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20 things you need to know about 'Silicon Valley' season 2

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Frank Masi

Sunday night on HBO, a group of unkempt, unruly men hellbent on world domination will make their eagerly awaited return to action. Oh, and Game of Thrones will be back for season 5 as well. Yes, Silicon Valley, that clever David-versus-Goliath comedy about a ragtag-yet-inspired start-up that will make or break the men behind it is about to unveil 10 new episodes of tech-tweaking laughs. How will Pied Piper expand its reach through the magic of data compression? How will these dudes one-up the most elaborate dick joke in the history of TV? Before you tune in Sunday at 10 p.m. to Silicon’s season 2 premiere, check out these 20 hints about what kinds of fortunes and follies are in store for the Pied Piper crew.

1. By besting Hooli to win the $50,000 TechCrunch Disrupt prize, Pied Piper CEO Richard (Thomas Middleditch) and his crew are peaking in the Valley. “They’re the belle of the ball and everybody wants a piece of them,” says co-creator/executive producer Mike Judge.  “They have this compression algorithm that could be this game-changing thing, and everybody wants in on it—initially. “

2. He says “initially” because more money begets more problems. “You don’t want it to all be too easy, like, ‘Oh, he gets rich and lives happily ever after,’” says Judge. “Luckily in this world, there’s just constant, constant fluctuation—one minute you’re worth hundreds of millions, and the next minute, one thing happens, and you’re worthless.” Any specifics? “The money and the financial backing that they took for granted is not as easy to get, and they’re scrambling,” hints fellow executive producer Alec Berg, also noting that “there’s a bombshell at the end of the first episode that defines a lot of what the arc of the season is.” Zach Woods, who plays meek-voiced head of business development Jared, describes their treacherous journey through the Valley this season with a mountainous analogy: “Season 1, it was always difficult. The Pied Piper guys were always climbing up a slope over the course of the season and then they reached the summit at the end. “This one, they keep getting knocked back down to base camp all the time.”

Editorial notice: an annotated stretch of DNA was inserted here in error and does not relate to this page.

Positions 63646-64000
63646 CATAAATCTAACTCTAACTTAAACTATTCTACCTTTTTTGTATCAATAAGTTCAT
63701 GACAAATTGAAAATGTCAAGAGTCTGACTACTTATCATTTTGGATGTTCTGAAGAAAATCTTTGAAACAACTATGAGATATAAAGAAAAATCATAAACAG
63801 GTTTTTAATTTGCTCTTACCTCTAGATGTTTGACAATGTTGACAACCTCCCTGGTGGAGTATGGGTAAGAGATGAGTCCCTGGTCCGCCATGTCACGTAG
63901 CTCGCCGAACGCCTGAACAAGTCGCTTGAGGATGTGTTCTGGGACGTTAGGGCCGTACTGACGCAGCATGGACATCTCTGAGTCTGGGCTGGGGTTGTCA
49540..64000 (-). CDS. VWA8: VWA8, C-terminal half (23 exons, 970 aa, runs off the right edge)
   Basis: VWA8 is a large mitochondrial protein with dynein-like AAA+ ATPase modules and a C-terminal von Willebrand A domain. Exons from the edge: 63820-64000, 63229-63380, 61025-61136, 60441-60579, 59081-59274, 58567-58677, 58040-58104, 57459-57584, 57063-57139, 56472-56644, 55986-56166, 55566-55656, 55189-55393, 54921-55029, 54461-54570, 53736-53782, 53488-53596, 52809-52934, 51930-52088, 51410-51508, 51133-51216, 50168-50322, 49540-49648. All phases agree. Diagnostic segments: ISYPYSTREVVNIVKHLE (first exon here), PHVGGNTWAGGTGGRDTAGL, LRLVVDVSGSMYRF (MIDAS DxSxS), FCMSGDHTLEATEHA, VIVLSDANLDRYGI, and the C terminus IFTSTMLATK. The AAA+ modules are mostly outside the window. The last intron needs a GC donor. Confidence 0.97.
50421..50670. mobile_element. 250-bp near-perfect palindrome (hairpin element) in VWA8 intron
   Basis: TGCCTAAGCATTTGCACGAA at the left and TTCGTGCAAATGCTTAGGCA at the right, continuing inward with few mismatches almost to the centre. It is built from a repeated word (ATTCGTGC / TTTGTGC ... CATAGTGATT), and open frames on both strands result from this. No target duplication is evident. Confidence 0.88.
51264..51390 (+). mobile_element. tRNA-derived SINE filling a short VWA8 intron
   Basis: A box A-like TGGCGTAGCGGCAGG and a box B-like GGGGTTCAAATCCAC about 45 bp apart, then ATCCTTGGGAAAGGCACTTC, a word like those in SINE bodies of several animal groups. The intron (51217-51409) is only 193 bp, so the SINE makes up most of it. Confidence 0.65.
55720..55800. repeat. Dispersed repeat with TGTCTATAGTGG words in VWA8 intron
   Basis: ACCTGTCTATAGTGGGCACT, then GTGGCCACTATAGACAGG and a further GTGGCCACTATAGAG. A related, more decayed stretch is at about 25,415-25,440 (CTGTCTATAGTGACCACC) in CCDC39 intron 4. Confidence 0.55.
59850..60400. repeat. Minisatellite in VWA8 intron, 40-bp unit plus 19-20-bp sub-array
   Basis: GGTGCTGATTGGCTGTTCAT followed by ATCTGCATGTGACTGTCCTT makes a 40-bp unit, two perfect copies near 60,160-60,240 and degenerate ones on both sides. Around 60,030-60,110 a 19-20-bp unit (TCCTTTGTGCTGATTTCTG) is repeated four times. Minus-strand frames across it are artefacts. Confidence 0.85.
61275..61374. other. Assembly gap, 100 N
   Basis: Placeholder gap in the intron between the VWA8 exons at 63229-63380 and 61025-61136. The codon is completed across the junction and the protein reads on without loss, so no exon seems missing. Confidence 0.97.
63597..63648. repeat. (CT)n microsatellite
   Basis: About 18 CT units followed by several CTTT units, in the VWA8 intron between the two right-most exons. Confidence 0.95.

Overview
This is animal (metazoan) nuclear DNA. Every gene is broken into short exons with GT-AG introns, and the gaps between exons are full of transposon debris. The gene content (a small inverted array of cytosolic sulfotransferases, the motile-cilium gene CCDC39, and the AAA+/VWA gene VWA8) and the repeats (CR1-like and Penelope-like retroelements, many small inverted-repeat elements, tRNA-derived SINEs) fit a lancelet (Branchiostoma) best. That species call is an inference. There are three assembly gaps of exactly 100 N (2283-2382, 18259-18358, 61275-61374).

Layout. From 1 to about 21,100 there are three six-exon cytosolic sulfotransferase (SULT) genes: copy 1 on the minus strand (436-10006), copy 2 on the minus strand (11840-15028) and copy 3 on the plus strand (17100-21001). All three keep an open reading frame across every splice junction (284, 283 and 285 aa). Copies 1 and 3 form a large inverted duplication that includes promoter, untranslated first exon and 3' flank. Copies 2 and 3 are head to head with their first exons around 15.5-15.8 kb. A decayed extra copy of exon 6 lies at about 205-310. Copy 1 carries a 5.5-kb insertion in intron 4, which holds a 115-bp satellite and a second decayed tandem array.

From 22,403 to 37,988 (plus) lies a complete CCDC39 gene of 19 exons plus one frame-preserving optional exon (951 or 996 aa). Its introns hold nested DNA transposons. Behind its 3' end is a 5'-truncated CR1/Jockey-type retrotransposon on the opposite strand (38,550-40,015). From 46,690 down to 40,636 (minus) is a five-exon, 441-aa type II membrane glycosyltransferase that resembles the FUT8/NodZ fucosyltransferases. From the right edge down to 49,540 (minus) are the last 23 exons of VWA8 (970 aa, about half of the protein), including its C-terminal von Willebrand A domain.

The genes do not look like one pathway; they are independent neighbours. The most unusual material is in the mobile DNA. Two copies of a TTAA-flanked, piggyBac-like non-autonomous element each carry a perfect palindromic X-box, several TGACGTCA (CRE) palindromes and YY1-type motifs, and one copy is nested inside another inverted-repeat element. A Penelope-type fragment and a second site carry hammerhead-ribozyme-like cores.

3. After that beatdown at TechCrunch Disrupt, Hooli CEO Gavin Belson (Matt Ross) is even more determined to crush Pied Piper. “He’s someone who will spend millions just to annoy somebody that pissed him off,” hints Judge.  And he’s maniacally driving his team to bring the Hooli rival service Nucleus to market first. “He stakes an enormous amount of financial resources on the success of Nucleus,” says Ross. “And his job becomes at stake on some level. Not only his job but his reputation.” Notes Berg: “There’s a line that sums up who and what Gavin is. He’s trying to inspire his group to compete again and he says, ‘I don’t want to live in a world where somebody else makes the world a better place better than we do.’ It is this weird competitive altruism of, ‘No one’s going to be f—ing better at helping humanity than we are, and if they are, we’re going to crush them.’”

4. In need of additional cash, Piped Piper will take a bunch of meetings that put the “fun” in funding. “There is a bit of sort of speed dating with venture capitalists,” says Middleditch. “And if we’re likening it to speed dating, I don’t think you could ever call speed dating not awkward and I bet the people who speed date are pretty weird.” One of those scenes “might have been the hardest Thomas has made me laugh,” notes Judge.

5. One potential colorful investor is Russ (Chris Diamantopoulos), a cocksure, orange sports car-driving d-bag billionaire Valley outside, who might prove savior or nightmare for Pied Piper. “There is this weird thing with tech insiders,” says Berg. “You can buy a boat, but you can’t drive a Ferrari, because that’s ostentatious. You have to drive a Prius. There are certain things you can’t do, but this guy is not afraid to drive the fancy car, wear the tight pants, and date the model.” Adds Martin Starr (acerbic systems architect Gilfoyle): “It’s fun to see this guy who really embodied the douchebag, unaware, crazy guy who just is so up his own ass and doesn’t think it smells. He’s just really enjoying his own everything.”

6. The season premiere will address the Peter Gregory situation. (The actor who played him, Christopher Evan Welch, passed away from lung cancer in the middle of filming last season.)  “When we came in the first day of the second season, we were like, ‘How do we deal with this?’ It was difficult,” shares Judge. “I talked to his mom and wife and sister, and they said, ‘I hope you make it funny.’ That’s what we tried to do—find a balance but also pay tribute.” The actors were relieved that it turned out okay. “I know they considered a lot of different ways of handling it,” says Kumail Nanjiani (Dinesh). “And I think the way they did is ultimately very smart and respectful.”